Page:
Wednesday, November 21, 2007

Tales of Tessi Tura

For 25 years of my life, opera was an obsession. I was one of the lucky people who managed to turn my obsession into a professional lifestyle. After years of experiencing opera from the standing room sections of Lincoln Center's Metropolitan Opera House and New York State Theater, I was handed the golden opportunity to write an opera column in San Francisco's Bay Area Reporter (a local gay newspaper whose writers included a rising politician named Harvey Milk).

The editor at that time (1977) was a charming man named Paul Lorch, who admitted to knowing absolutely nothing about opera. But as someone tuned in to the pulse of the gay community, he knew that the two most popular topics of conversation in San Francisco's leather bars were an expensive new kitchen gadget called a Cuisinart and, of course, opera. Paul's roommate, Kristin Robert Bjornfeldt, was an aspiring tenor who sang in the San Francisco Opera chorus. When Bobby recommended me to Paul, he offered the following caveat: "All you need to know about George is that he travels all over the place to catch Beverly Sills in performance."

Since the B.A.R. offered no pay to arts writers at the time, I knew I would have to make do with whatever press seats I could scrounge from opera companies. Of greater value was the fact that I had the chance to experiment with an artistic soapbox. Writing a column is very different from merely reviewing performances. In launching Tales of Tessi Tura my gimmick was simple. I was the first music critic in the nation to write about opera from an openly gay standpoint. My goal was to try to reach gay readers who (a) knew nothing about opera, (b) were much more tuned into disco music, but (c) could pick up on the sense that the columnist really, really loved this bizarre 400-year-old art form. The fact that I had a fairly strong knowledge of the subject meant that I could include lots of "in" jokes for dedicated opera queens.

My hunch paid off in spades. Tales of Tessi Tura ran for 15 years and I acquired a reputation for saying -- in print -- some of the things that a lot of people in the opera world wished they had the courage to say out loud. Using street vernacular I managed to get away with murder in the stuffy world of classical music. I once titled a piece about the Houston Grand Opera's full-length revival of Gershwin's Porgy & Bess as "Big, Black and Uncut."

One afternoon, while enjoying lunch with two renowned music critics from Southern California, I was surprised to hear them express envy for the raunchy language I used so freely in my column. "With the strict editorial standards here at the Los Angeles Times, we could never get away with that," one of them sighed.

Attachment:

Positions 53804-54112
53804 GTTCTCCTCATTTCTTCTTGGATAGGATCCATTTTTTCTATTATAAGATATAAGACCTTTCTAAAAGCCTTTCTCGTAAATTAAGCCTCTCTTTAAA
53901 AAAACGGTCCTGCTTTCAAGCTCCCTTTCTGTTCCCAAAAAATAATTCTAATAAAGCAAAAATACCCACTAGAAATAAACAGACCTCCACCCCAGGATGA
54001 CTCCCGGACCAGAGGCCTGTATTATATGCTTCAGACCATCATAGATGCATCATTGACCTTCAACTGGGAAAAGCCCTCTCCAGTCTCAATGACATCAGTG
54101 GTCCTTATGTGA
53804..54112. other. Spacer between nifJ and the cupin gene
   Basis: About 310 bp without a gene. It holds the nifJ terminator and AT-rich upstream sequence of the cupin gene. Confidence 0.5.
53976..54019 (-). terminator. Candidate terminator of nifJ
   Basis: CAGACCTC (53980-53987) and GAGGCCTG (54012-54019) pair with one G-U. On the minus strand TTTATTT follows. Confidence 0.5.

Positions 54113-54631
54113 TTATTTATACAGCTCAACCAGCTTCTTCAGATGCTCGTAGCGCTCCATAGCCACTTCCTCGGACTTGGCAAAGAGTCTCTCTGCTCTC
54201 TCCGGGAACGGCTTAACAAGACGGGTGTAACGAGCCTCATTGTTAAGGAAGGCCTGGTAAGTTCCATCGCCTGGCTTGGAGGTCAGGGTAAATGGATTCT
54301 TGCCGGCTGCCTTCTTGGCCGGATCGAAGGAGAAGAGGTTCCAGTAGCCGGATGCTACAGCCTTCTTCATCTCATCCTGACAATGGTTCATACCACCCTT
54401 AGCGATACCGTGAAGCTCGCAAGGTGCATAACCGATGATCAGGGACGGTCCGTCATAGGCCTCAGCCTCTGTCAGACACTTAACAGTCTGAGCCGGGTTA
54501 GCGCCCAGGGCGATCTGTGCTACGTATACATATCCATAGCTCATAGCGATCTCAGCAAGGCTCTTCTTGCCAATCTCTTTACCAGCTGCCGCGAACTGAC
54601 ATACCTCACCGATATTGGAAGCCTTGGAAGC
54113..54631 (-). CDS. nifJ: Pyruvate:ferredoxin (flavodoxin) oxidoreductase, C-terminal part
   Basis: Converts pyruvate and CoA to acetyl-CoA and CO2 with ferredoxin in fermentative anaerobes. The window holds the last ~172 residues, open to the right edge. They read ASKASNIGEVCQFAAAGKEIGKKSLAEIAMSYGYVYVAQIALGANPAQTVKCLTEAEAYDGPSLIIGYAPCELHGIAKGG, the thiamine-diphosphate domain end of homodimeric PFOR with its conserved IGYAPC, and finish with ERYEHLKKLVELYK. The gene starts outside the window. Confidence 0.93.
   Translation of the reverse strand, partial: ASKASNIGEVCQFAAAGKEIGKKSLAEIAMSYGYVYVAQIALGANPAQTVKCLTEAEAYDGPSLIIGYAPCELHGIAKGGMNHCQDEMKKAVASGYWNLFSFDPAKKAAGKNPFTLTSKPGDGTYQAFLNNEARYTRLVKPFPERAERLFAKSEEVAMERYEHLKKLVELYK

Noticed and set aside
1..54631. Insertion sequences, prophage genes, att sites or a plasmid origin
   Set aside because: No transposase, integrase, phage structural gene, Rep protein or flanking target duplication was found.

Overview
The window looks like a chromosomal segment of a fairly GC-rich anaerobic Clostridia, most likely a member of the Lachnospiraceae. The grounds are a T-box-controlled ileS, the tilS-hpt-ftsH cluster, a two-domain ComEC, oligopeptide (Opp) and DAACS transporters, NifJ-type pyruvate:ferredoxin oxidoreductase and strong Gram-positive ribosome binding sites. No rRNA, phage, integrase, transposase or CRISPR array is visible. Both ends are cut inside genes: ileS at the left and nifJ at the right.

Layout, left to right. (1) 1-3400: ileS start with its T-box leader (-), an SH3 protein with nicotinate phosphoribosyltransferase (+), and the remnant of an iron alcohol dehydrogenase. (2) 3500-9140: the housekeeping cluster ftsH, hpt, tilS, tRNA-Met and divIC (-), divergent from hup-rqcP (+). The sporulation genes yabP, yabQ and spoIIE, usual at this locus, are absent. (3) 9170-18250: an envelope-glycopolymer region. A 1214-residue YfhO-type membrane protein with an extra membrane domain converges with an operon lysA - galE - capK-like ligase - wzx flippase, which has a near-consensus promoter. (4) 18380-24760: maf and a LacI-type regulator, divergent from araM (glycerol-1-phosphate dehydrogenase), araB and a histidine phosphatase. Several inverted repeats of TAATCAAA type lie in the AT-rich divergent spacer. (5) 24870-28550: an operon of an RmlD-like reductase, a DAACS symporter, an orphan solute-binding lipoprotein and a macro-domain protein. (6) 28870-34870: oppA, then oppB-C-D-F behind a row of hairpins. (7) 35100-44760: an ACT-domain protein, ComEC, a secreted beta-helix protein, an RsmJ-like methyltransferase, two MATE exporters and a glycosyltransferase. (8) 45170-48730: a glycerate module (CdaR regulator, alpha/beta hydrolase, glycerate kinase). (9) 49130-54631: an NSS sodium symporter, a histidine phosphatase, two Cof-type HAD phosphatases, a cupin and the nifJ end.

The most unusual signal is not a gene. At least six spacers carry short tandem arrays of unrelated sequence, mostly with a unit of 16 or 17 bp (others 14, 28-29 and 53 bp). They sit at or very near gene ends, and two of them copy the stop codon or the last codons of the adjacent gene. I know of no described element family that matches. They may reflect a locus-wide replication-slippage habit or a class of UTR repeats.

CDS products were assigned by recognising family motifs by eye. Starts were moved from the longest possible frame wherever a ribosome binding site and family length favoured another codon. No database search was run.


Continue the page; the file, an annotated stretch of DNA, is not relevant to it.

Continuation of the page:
"Well, that's one of the perks of writing for a small gay newspaper," I chuckled. "We don't have any standards at all!"

My original attempt to name the column Tales of Tessitura was quickly sabotaged by the newspaper's publisher, a vicious opera queen who was also a key member of San Francisco's Imperial Court. Determined to give me a proper drag name, Bob Ross split the word "tessitura" into two words: "Tessi" and "Tura" (in its intended usage, tessitura is a musical term).

However, for those of you who don't know, Tessi Tura ("That's Ms. Tura to you!") is the name of the the lead stripper in the musical Gypsy. Attempting to combine her limited knowledge of classical ballet technique with the standard bumps and grinds of burlesque, Tessi Tura made Broadway history in 1959 when she introduced the song "You Gotta Have A Gimmick."











I still cherish the memory of Beverly Sills cheerfully introducing me to a colleague as "This is Tessi Tura!"

Over the years, numerous friends and fans have asked if I couldn't publish a book containing the infamous tales of Ms. Tura's operatic adventures. I have usually tried to explain how the economics of publishing in hard copy made it almost impossible. However, electronic publishing is quite another story, so in the next year I plan to be putting as many old columns as I can into this blog for the enjoyment of opera queens all over the planet!

Tales of Tessi Tura: Columns from 1977

Tales of Tessi Tura: Columns from 1978

Tales of Tessi Tura: Columns from 1979

Tales of Tessi Tura: Columns from 1980

Tales of Tessi Tura: Columns from 1981

Tales of Tessi Tura: Columns from 1982

Tales of Tessi Tura: Columns from 1983

Tales of Tessi Tura: Columns from 1984

Tales of Tessi Tura: Columns from 1985

Tales of Tessi Tura: Columns from 1986

Tales of Tessi Tura: Columns from 1987

Tales of Tessi Tura: Columns from 1988

Tales of Tessi Tura: Columns from 1989

Tales of Tessi Tura: Columns from 1990

Tales of Tessi Tura: Columns from 1991

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